Court: Online free speech rights trump stalking conviction

A man imprisoned for stalking had his conviction overturned when North Carolina's Court of Appeals ruled the social media posts underpinning the charges were protected by free speech rights

RALEIGH, N.C. -- A man imprisoned for stalking has had his conviction overturned after North Carolina's Court of Appeals ruled the social media posts underpinning the charges were protected by free speech rights.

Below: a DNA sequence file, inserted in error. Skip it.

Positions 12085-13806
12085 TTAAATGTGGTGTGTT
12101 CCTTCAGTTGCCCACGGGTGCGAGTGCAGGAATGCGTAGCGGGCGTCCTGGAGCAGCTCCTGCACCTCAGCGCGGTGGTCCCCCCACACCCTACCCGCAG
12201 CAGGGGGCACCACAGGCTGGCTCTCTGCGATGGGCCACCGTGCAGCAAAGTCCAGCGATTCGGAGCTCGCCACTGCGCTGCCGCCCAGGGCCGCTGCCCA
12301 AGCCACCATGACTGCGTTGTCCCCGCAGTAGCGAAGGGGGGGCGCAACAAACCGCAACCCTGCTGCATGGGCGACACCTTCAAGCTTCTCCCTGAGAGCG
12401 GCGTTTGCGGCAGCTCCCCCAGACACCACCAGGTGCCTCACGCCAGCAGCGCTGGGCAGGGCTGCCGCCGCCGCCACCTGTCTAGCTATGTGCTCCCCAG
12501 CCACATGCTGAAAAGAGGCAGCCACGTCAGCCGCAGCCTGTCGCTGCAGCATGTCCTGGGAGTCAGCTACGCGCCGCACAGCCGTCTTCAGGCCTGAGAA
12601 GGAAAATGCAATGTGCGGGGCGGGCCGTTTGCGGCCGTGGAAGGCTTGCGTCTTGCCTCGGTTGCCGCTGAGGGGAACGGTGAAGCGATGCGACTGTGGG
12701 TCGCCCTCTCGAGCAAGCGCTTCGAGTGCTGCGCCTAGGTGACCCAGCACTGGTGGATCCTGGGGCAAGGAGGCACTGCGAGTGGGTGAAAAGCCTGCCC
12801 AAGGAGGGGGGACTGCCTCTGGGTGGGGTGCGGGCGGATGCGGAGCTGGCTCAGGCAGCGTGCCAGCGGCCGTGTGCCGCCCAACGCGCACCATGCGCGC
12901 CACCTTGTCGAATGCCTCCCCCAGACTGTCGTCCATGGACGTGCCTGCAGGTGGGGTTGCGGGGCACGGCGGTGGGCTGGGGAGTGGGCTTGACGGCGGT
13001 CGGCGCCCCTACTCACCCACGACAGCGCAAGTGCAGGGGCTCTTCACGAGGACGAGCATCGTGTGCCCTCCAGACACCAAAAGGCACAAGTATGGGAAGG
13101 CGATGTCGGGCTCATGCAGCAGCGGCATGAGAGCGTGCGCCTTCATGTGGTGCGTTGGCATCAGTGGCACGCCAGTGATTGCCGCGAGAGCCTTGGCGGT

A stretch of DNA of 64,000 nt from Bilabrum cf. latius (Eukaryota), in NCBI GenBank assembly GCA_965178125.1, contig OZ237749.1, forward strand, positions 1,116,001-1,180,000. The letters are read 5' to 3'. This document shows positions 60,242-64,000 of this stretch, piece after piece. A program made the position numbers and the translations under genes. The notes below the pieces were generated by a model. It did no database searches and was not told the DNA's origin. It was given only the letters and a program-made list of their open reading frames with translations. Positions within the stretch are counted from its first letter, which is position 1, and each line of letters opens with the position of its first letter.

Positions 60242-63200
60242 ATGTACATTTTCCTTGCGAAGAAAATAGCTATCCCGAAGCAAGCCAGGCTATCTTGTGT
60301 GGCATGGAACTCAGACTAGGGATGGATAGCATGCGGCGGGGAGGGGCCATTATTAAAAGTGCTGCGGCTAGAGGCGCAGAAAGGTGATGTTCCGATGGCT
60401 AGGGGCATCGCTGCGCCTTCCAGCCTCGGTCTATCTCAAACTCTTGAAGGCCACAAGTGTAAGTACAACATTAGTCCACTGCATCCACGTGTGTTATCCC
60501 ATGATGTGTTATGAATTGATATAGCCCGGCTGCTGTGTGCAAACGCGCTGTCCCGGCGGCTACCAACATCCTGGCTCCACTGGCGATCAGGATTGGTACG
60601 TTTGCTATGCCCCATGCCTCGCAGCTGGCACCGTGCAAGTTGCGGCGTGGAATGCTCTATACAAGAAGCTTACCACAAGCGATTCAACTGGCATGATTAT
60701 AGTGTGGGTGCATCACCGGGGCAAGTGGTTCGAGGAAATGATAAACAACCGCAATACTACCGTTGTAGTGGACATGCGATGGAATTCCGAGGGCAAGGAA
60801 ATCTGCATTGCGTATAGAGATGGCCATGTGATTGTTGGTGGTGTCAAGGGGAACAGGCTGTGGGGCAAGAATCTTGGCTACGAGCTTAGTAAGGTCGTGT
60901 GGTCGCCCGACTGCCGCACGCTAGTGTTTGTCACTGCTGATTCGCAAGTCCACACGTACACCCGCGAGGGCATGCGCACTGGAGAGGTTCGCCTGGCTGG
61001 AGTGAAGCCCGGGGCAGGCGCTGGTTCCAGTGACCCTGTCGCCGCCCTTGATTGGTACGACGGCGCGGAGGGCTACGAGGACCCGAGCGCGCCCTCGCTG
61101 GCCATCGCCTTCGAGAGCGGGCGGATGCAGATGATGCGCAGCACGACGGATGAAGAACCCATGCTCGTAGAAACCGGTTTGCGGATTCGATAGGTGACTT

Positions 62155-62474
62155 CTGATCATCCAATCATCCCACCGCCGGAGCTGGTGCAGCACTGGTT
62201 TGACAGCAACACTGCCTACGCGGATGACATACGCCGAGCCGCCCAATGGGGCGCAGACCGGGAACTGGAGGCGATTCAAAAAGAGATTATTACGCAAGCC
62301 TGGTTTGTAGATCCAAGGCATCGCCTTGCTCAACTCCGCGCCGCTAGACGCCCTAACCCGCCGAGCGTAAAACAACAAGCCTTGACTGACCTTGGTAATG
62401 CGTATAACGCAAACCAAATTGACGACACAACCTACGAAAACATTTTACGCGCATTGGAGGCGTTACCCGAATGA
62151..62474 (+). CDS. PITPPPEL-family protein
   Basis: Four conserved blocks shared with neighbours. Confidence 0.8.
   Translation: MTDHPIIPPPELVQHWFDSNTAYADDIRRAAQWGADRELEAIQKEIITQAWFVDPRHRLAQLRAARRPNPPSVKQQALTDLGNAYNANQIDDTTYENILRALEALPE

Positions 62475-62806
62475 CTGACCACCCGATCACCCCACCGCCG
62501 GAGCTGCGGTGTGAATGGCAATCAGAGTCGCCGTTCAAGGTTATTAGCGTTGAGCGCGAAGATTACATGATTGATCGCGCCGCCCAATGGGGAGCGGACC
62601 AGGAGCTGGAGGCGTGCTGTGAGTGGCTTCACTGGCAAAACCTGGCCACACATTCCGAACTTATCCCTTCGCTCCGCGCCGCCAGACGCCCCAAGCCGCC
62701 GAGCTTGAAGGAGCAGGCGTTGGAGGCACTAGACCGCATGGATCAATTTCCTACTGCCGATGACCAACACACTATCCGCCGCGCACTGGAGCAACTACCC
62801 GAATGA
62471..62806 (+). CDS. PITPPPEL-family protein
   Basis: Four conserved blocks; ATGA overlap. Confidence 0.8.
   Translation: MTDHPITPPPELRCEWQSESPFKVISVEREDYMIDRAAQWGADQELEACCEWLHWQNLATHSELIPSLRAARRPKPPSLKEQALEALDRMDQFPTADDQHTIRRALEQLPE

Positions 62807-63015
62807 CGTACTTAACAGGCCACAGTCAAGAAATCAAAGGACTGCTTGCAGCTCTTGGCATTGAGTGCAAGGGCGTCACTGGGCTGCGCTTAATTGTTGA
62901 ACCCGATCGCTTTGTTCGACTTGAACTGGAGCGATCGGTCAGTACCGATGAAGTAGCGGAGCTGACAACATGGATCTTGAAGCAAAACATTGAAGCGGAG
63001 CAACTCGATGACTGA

A three-judge panel ruled Tuesday for Brady Lorenzo Shackelford, who was sentenced to more than two years for stalking a woman he met at church in 2015. Court documents say Shackelford repeatedly called her his "soul mate" and future wife in Google Plus posts. He also sent handwritten letters and cupcakes, despite her turning down a dinner invitation, according to court documents.

The ruling says Shackelford's conviction was primarily based on social media posts, and thus violated his First Amendment rights.

The attorney general's office didn't immediately respond to a message asking if it will appeal to keep Shackelford imprisoned.